Wednesday, October 17, 2012

The Day I Found Out I Can Only Eat Cardboard...

Okay, Okay, I'm being a little dramatic but stick with me here.

If you know me or have read my blog in the last year you've known that I've struggled with some undiagnosed health issues. After countless procedures, endoscopy's, colonoscopys, cat scans, surgery's, an abundance of blood taken and anything else you can imagine I've become a little fed up with the average doctor.  Dare I say, I was sick and tired of being sick and tired. 

About a month ago a friend suggested I see a nutritionist that she had just gone to. Heck, it was worth a try. I met with the nutritionist last week and confessed to her that she was my last hope. I sent her some blood work and a 5 page health assessment explaining my symptoms and their severity.

Yesterday Tim and I met with her to get my results and I found out several things:

-I'm digesting food but not taking in the nutrients from it.
-It's quite possible that I have a fungus or parasite living in my stomach or intestines
(we have to wait a couple weeks for those test results)

but the biggest one is that I'm GLUTEN INTOLERANT!

NOOOOOOOOOOOOO!!!! Have you ever taken the time to see what has gluten in it? 
Let me tell's pretty much everything!

Whew! Okay, I can do this. Oh, did I forget to mention I have to get rid of dairy too? ::tear::

I just keep telling myself that although the diet will be difficult, feeling better will be SOOOO worth it. My amazingly supportive husband is also going to embrace the gluten free life with me!

So it's research time....Here are some Gluten Free Facts I found from the Gluten Free Goddess:

When the flavor memory of wheat begins to fade (this takes time by the way, and is why I didn’t recommend rushing out to purchase gluten-free substitutes for pasta, brownies, bread, and cookies; they’ll taste funny- even odd to your wheat saturated taste buds) there are plenty of tasty pastas to twirl, breads to toast, and decadent Dark Chocolate Brownies to melt in your mouth.

But try to give yourself two weeks first. Gluten affects brain chemistry. Experts liken it to opiod addiction. One mother told me her agitated , gluten craving son actually licked the kitchen table during the his first gluten-free week, trying to get a taste of gluten.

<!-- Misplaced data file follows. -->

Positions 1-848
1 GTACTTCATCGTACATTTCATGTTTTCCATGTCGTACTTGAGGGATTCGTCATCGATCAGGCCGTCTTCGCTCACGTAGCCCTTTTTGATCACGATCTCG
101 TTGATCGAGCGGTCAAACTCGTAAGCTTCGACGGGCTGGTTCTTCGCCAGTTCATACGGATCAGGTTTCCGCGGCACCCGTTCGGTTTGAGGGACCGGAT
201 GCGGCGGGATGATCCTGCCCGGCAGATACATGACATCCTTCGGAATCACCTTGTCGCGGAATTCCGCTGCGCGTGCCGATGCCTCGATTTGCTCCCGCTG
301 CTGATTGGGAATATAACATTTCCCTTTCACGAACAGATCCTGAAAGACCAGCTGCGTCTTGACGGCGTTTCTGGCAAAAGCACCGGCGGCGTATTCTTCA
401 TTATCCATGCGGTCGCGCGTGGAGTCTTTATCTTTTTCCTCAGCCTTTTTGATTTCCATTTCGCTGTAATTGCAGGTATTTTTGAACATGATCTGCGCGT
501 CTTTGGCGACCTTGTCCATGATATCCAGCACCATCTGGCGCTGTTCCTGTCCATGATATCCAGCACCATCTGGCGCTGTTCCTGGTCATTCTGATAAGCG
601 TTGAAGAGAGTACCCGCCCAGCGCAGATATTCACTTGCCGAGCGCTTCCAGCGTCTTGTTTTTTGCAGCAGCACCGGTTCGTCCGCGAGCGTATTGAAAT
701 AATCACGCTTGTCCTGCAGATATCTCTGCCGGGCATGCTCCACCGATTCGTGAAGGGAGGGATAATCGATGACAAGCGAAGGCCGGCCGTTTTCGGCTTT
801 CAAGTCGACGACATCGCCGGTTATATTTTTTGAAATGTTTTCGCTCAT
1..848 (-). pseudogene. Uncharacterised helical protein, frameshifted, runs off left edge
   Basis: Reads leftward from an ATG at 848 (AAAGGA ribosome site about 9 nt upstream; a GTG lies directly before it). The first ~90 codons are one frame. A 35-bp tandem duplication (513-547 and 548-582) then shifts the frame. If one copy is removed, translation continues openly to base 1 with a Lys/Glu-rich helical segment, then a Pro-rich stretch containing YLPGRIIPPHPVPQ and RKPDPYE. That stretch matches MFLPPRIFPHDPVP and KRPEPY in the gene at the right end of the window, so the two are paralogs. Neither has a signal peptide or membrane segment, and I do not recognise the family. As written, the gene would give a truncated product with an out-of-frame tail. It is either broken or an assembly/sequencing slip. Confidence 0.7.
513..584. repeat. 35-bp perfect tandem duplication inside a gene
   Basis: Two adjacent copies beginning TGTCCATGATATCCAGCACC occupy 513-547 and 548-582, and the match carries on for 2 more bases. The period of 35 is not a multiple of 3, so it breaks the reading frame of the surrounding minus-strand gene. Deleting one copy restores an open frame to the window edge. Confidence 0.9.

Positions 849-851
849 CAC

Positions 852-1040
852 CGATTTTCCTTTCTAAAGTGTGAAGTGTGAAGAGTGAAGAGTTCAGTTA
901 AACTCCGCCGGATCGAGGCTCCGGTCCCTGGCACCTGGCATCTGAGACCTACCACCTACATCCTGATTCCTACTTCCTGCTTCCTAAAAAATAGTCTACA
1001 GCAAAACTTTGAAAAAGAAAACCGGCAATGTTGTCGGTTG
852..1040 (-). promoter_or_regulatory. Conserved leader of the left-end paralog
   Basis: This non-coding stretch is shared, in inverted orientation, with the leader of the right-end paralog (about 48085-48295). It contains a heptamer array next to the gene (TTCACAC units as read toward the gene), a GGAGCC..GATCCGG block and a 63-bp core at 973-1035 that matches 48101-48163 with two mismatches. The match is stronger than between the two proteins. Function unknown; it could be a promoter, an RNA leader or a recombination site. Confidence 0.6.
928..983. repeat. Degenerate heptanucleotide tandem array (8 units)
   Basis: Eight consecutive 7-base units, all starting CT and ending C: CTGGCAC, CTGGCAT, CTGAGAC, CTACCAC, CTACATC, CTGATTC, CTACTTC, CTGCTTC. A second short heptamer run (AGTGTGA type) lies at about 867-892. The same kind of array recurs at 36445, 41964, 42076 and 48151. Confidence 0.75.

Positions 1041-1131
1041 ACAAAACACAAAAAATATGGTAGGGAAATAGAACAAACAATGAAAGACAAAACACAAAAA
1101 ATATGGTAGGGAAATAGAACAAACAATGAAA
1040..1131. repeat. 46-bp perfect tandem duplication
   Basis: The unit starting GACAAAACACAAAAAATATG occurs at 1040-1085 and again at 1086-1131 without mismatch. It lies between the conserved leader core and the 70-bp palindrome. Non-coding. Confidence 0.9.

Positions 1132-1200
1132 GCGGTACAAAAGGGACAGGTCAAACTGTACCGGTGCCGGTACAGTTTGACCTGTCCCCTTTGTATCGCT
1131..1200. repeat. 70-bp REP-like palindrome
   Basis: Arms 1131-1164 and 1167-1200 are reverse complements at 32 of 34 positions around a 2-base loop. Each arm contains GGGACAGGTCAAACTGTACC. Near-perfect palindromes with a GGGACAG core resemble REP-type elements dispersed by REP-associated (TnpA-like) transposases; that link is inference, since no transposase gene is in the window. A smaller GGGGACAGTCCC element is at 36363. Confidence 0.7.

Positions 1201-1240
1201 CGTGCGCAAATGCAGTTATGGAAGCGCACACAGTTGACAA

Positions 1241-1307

Adjustment to living gluten-free usually takes a minimum of two weeks; and it can, in some individuals, take up to a month or two- especially if hidden gluten is consumed, and the craving for it lingers. 

Think of it as a psychic adjustment period, where your focus is not on what you can no longer have, but on choosing fresh, healthful, whole foods that will jump-start your healing process

Say yes to fresh produce. If you’re a vegetarian, you're in luck. You already love veggies of all kinds, so go for it. Do your bunny food thing. And don't forget fresh seasonal fruit.

Omnivore? You're in luck, too. Plain fresh meat, chickeneggs and fish are all naturally gluten-free (watch out for added broths, seasonings and marinades). Choose organic and free-range grass fed bison and beef for those nifty Omega 3's.

Give your taste buds time to adjust to the newness of gluten-free flours. They are, indeed, different. They smell different and taste different.  The texture is different. It takes about two weeks or so to adjust your wheat craving taste buds to the alternative charms of gluten-free grains. Be patient. The craving for wheat will pass. I promise.